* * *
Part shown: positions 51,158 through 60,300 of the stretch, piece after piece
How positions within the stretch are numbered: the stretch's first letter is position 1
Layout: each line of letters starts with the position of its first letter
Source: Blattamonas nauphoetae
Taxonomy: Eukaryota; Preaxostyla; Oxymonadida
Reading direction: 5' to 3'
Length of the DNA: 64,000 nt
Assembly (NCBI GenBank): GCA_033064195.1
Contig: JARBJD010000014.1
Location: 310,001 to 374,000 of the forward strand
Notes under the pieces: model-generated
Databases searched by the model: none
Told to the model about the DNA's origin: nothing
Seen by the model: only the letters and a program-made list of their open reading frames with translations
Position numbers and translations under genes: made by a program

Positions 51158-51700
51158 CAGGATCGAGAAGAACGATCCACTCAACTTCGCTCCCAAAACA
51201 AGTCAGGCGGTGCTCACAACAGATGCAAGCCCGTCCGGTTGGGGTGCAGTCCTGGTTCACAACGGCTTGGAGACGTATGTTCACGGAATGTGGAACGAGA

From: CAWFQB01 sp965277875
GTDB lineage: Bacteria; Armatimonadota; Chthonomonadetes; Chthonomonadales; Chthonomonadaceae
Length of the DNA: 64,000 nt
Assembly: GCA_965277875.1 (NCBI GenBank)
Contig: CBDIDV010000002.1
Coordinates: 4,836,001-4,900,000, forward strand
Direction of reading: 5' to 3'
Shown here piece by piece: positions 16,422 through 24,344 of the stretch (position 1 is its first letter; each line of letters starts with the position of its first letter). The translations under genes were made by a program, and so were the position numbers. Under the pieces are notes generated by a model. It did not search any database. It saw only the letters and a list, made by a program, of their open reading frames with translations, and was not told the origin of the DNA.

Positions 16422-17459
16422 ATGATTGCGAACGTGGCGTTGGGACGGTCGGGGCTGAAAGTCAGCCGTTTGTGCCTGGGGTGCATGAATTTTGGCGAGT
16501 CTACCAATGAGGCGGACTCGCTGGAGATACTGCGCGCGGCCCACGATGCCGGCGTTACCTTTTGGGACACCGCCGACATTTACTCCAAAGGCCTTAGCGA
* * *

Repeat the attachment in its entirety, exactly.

Part shown: positions 51,158 through 60,300 of the stretch, piece after piece
How positions within the stretch are numbered: the stretch's first letter is position 1
Layout: each line of letters starts with the position of its first letter
Source: Blattamonas nauphoetae
Taxonomy: Eukaryota; Preaxostyla; Oxymonadida
Reading direction: 5' to 3'
Length of the DNA: 64,000 nt
Assembly (NCBI GenBank): GCA_033064195.1
Contig: JARBJD010000014.1
Location: 310,001 to 374,000 of the forward strand
Notes under the pieces: model-generated
Databases searched by the model: none
Told to the model about the DNA's origin: nothing
Seen by the model: only the letters and a program-made list of their open reading frames with translations
Position numbers and translations under genes: made by a program

Positions 51158-51700
51158 CAGGATCGAGAAGAACGATCCACTCAACTTCGCTCCCAAAACA
51201 AGTCAGGCGGTGCTCACAACAGATGCAAGCCCGTCCGGTTGGGGTGCAGTCCTGGTTCACAACGGCTTGGAGACGTATGTTCACGGAATGTGGAACGAGA

From: CAWFQB01 sp965277875
GTDB lineage: Bacteria; Armatimonadota; Chthonomonadetes; Chthonomonadales; Chthonomonadaceae
Length of the DNA: 64,000 nt
Assembly: GCA_965277875.1 (NCBI GenBank)
Contig: CBDIDV010000002.1
Coordinates: 4,836,001-4,900,000, forward strand
Direction of reading: 5' to 3'
Shown here piece by piece: positions 16,422 through 24,344 of the stretch (position 1 is its first letter; each line of letters starts with the position of its first letter). The translations under genes were made by a program, and so were the position numbers. Under the pieces are notes generated by a model. It did not search any database. It saw only the letters and a list, made by a program, of their open reading frames with translations, and was not told the origin of the DNA.

Positions 16422-17459
16422 ATGATTGCGAACGTGGCGTTGGGACGGTCGGGGCTGAAAGTCAGCCGTTTGTGCCTGGGGTGCATGAATTTTGGCGAGT
16501 CTACCAATGAGGCGGACTCGCTGGAGATACTGCGCGCGGCCCACGATGCCGGCGTTACCTTTTGGGACACCGCCGACATTTACTCCAAAGGCCTTAGCGA